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Disparagement Defined

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The legal definition of disparagement is very similar to the layperson's definition. The dictionary defines disparagement as speaking of someone in a disrespectful manner or belittling someone. The legal definition of disparagement is similar, and prohibits the disparagement of a person, group or product.

Disparagement Defined in Trademark Law

Under disparagement law dealing with trademarks, if a patent or trademark belittles or disparages a person or group, the party or parties who are demeaned by the trademark may petition to have the patent or trademark cancelled.

A famous case called Pro-Football, Inc. v. Harjo was based on the legal doctrine of disparagement. In that case, seven Native Americans petitioned the trademark office to cancel the trademark held by The Washington Redskins football team, alleging that the trademarked name was disrespectful to Native Americans. The group first began their quest to have the name declared invalid in 1992. The trademark office complied in 1999 but the team challenged the ruling in court, and ultimately prevailed in 2009 on a technicality that too much time had passed for a challenge. Another group of Native Americans then filed a new trademark challenge. 

This law is designed to protect minorities and other special interest groups from suffering the mental anguish associated with being belittled. Copyrights, patents and trademarks protect brands and intellectual information. This is an important protection; however, the right of parties and groups to be free from discrimination may outweigh it.

Disparagement Defined In Product Law

Courts also have laws against disparaging products. For example, a person or company is forbidden from publishing false disparaging statements about a product or the contents of a product. This is very similar to defamation laws, but is considered a subset of law called product disparagement in some jurisdictions.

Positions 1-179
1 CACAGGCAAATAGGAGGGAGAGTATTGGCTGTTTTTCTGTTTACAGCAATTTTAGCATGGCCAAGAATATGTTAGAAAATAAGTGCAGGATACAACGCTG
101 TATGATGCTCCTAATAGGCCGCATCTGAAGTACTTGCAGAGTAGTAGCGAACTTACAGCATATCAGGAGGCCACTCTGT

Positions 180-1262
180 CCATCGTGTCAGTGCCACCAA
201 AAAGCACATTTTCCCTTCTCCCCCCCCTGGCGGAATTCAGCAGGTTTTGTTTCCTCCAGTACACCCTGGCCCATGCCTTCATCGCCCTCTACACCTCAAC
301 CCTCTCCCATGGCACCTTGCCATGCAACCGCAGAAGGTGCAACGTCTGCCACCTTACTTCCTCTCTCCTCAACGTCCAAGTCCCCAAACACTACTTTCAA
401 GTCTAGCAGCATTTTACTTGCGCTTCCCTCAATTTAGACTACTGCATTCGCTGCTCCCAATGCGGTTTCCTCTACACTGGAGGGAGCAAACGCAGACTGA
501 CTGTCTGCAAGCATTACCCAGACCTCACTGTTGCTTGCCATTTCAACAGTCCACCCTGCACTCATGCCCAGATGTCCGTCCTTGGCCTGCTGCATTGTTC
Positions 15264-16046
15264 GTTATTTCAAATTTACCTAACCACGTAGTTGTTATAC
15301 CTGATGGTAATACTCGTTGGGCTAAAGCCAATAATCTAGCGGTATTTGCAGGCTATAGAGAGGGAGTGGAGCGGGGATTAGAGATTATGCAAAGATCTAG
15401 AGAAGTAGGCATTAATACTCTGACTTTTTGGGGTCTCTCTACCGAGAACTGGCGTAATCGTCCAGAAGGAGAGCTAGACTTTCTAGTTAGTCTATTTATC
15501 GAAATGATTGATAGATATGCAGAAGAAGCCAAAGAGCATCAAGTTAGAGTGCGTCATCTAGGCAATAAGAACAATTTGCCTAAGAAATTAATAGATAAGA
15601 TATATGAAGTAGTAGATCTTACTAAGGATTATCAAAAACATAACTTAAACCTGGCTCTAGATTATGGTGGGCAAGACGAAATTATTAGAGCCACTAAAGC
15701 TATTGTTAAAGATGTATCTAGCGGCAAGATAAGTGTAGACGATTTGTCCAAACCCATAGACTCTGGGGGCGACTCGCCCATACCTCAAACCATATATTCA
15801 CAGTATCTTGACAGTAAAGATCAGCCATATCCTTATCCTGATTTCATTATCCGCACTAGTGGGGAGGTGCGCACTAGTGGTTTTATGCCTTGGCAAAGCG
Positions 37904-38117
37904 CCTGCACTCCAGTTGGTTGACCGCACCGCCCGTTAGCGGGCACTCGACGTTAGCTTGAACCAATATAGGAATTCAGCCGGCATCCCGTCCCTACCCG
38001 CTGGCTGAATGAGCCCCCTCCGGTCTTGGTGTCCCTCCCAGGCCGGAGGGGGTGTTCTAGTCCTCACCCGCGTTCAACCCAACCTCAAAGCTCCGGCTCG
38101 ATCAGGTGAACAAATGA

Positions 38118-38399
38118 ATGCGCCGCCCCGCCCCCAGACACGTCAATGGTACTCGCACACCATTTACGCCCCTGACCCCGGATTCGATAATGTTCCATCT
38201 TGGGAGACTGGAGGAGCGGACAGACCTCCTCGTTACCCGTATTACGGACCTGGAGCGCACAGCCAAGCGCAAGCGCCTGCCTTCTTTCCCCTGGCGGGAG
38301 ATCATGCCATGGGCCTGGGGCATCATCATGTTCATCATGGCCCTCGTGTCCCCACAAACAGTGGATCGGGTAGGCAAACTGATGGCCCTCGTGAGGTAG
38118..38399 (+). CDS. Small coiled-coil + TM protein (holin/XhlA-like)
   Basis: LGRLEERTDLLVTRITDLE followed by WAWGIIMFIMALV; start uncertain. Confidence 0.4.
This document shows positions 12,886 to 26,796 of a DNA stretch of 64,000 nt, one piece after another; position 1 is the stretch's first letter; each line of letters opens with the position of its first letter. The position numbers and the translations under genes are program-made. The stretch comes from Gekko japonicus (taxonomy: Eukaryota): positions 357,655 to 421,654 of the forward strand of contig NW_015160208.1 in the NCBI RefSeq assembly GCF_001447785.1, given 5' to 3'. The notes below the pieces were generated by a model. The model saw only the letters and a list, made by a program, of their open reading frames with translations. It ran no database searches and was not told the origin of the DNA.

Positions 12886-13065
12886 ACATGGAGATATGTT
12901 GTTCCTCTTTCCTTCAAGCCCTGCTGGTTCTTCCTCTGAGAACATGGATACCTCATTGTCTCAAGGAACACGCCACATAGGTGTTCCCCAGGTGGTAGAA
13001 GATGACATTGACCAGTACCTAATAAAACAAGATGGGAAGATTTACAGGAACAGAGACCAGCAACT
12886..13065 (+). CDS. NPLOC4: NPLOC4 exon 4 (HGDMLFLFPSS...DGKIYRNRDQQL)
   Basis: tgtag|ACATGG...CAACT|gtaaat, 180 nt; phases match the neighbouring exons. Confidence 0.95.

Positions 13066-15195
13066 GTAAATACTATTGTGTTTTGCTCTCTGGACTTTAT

Melaleuca, Inc. v. Hulda R. Clark was a 1998 case addressing product disparagement. Dr. Hulda Clark wrote two books that contained statements that Melaleuca's cleaning and nutrition products contained certain carcinogens. The court held in favor of Clark, saying that, as in defamation law, the company had to do more than prove the false statements were made. The company also had to prove that the writer knew her statements were false and had actual malice. Actual malice means that harm was intended or that the author was excessively reckless as to the truth of the statements made about the product. This is very similar to the standard applied in cases where a public figure or celebrity sues for defamation of character.

Additional protections are provided when disparagement of products is an issue because the U.S. places a high premium on freedom of speech. This constitutionally protected right ensures that critics can make comments about products without fear of retaliation in the form of a lawsuit.

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